Blessed Are They that Hunger and Thirst for Righteousness
March 2, 2021
For Lent this year, we have asked eight sisters and associates to reflect on the Beatitudes and offer ways in which we may embrace these blessings in our own Lenten journeys. There will be additional reflections published for Ash Wednesday, Palm Sunday, Holy Thursday and Easter.
By Maureen McCullough, Mercy Associate
The Beatitudes are not a set of vague suggestions that Jesus offers us for consideration; they are a framework for holiness and wholeness in our lives. They are the pathway and guide given us to come closer into union with our loving God through care for all God’s children.
In reflecting on the fourth Beatitude, I am struck by its intensity and challenge to us as we live our lives today. The hunger and thirst that Jesus talks about must be considered in the times in which he spoke; many were thirsty and hungry—the hunger of one who is starving, the thirst of one who will die if not given water. This is the desire that Jesus asks of us in our hunger and thirst for righteousness and justice. Jesus didn’t say “think about justice” or “talk about justice” or “post on social media about justice.” Jesus’ words had a deep, visceral intensity. That is the intensity he asks of us today. This Lent, we are challenged to look at how we will respond. How intense is our desire, and what are we willing to do to work for justice and peace in our fractured world? What are we willing to do to work to create right relationships with those who look or think differently than we do?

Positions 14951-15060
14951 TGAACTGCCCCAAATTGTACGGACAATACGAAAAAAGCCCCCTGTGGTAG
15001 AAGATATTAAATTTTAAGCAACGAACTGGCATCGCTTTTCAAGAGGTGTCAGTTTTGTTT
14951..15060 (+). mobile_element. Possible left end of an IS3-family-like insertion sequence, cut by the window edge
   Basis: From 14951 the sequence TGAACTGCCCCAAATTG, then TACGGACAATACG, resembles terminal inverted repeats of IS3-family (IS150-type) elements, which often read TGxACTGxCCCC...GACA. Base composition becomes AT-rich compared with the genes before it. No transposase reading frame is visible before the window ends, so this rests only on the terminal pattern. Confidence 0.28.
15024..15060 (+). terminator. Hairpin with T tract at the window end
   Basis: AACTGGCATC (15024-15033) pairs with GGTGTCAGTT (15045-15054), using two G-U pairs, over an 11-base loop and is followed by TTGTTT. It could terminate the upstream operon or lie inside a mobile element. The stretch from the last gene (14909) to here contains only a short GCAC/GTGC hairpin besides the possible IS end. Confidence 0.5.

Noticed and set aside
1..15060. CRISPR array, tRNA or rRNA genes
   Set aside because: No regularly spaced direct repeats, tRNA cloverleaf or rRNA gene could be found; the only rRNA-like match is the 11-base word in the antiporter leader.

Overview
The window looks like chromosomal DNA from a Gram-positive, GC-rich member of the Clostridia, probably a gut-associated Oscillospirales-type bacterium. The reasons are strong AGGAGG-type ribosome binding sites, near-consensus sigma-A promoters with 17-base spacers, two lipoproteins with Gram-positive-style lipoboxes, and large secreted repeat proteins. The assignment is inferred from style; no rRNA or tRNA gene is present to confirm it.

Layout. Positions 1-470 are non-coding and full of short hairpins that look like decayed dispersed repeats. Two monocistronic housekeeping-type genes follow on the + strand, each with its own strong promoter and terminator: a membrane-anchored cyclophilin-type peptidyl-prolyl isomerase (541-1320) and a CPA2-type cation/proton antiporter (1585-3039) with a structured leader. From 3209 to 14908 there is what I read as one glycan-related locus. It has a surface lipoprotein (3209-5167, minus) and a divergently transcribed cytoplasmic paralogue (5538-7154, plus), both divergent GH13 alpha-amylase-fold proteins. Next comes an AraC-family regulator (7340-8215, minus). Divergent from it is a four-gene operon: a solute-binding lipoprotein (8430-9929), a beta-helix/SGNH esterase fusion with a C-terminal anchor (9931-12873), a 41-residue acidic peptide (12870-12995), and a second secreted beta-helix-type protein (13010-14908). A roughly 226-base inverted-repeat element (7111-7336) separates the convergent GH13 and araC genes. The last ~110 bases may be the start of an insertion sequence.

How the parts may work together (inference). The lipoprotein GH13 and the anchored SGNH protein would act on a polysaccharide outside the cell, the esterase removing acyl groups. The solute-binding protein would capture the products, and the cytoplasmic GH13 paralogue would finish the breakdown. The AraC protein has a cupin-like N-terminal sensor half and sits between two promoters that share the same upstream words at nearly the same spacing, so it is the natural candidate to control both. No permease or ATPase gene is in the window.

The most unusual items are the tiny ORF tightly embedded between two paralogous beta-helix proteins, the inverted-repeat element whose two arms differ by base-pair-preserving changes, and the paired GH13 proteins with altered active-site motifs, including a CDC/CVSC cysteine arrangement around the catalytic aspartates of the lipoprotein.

As Pope Francis wrote in Gaudete et Exsultate (Rejoice and Be Glad, subtitled “on the call to holiness in today’s world”): “The Beatitudes are in no way trite or undemanding, quite the opposite. We can only practice them if the Holy Spirit fills us with his power and frees us from our weakness, our selfishness, our complacency and our pride.” Too many of us become paralyzed by the immense challenges and injustices in our world. It is too easy to say nothing will change and then do nothing to make change. I believe we are called by this Beatitude to become engaged and activated for goodness and light and justice. Each of us in our own way can contribute to building God’s kingdom.
This Lent, let us embrace the challenge of this Beatitude, commit ourselves to the power of the Holy Spirit and act for justice. Let us prayerfully commit ourselves once every week of Lent to take some action for justice. That act can be writing to your Congressperson in support of the COVID-19 supplemental relief bill, writing a letter to the editor of your local newspaper in support of immigration reform or joining an advocacy group that lobbies on behalf of the millions of displaced people in our world. It can also be educating others about the Critical Concerns of the Sisters of Mercy or engaging in some direct service to address the monumental issues of our day. As Pope Francis has said: “True justice comes about in people’s lives when they themselves are just in their decisions, it is expressed in their pursuit of justice for the poor and the weak.” This is the justice we are called to work for every day. As sisters and associates, let us recommit ourselves to work for this justice—let us not grow weary or complacent.
As challenging as this Beatitude is, it is also comforting. The Beatitude does not say “Blessed are those who achieve righteousness, who achieve justice.” Rather, it blesses those who hunger and thirst and act for justice. So even if we falter or fail in our attempts to achieve justice, we will be blessed because we have a deep longing for justice and peace, and we strive every day to make them real in our world. We will be blessed because we see God in our sisters and brothers and seek union with our loving God in all we do.